Atlantic City

donaldtrumphair.jpgWell. That was fast. Only minutes after we posted our story calling for revolution in New Jersey, state leaders were reported to have forged a deal that will narrow the budget gap and raise the sales tax. This should clear the way for the furloughed state employees, including casino inspectors, to return to work. The casinos have said they can be open within a matter of hours once the inspectors are back on the job.
That sound you hear is Donald Trump’s hair breathing a sigh of relief.
New Jersey leaders reach deal on state budget [Associated Press in Crain's]

Atlantic City’s Casinos Still Shuttered

wheel.jpgExactly how long does the state of New Jersey expect that we will wait for the right to throw away our money gambling in Atlantic City? Roulette or revolution now!
Why are those casinos shut down in the first place? It’s something to do with taxes. Someone wants to raise them. Someone else thinks they’re high enough already, thank you.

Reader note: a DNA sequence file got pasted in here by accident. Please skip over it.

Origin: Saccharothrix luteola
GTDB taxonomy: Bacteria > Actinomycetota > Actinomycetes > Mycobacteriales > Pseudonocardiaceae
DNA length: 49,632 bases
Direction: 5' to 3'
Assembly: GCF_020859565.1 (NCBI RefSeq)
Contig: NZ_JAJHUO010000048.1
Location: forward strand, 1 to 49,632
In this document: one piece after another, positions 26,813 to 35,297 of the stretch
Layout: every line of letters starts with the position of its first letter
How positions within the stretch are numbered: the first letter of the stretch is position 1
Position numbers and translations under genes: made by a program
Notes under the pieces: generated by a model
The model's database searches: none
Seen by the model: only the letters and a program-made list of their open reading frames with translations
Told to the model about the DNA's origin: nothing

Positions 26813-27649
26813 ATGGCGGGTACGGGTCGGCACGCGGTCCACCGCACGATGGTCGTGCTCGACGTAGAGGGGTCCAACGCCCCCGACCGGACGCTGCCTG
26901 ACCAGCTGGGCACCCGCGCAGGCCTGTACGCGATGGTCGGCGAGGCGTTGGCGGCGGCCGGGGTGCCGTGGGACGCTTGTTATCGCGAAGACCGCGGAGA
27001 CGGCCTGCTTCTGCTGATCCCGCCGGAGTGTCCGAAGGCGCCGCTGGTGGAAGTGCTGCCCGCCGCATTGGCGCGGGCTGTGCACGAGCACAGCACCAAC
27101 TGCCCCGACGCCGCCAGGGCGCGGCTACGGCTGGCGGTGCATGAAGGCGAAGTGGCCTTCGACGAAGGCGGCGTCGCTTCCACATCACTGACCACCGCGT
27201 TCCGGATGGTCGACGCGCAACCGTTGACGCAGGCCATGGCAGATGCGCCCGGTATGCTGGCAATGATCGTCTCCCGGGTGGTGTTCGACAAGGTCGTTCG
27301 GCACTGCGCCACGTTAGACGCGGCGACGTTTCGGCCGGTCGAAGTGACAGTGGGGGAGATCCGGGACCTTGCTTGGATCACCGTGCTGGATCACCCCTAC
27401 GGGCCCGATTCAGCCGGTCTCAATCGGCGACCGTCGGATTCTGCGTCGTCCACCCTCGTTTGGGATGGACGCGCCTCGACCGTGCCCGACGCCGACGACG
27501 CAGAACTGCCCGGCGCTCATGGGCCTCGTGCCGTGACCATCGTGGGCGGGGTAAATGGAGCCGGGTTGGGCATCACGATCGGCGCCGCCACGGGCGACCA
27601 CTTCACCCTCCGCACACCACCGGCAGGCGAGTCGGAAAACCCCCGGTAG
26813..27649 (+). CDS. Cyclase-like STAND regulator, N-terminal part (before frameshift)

Oh, right. It’s because the casino inspectors are government employees, and without a tax hike the government cannot afford to pay them. Except that, according to this Motley Fool article, the government doesn’t pay them. The casinos do.

But now, Atlantic City’s critical gaming industry has been temporarily crippled by a government that lacks the funds to pay employees like casino inspectors — which is comedically ironic, since the casinos themselves pay these workers’ salaries in the first place.
Let me get this straight: New Jersey is a few billion short of making ends meet, so the state must furlough casino regulators (who are on the casinos’ payrolls), thereby pulling the plug on the one industry that it depends on most. That makes sense.


Atlantic City’s Losing Streak
[The Motley Fool]

Atlantic City Gets Shut Down

In high school we had a math teacher who spent every weekend in Atlantic City. He had a system, you see. It was going to make him rich one day. It never did, of course, and when he retired from teaching he also retired from gambling.
“Those guys never lose,” he told us.
So here’s to you, Mr. Ritchie. Today is your day. The day New Jersey governor Jon Corzine shut down the casinos. Losses are expected to be top $20 million for every day the casinos remain closed.
Atlantic City casino losses seen at $20 mln a day [Reuters]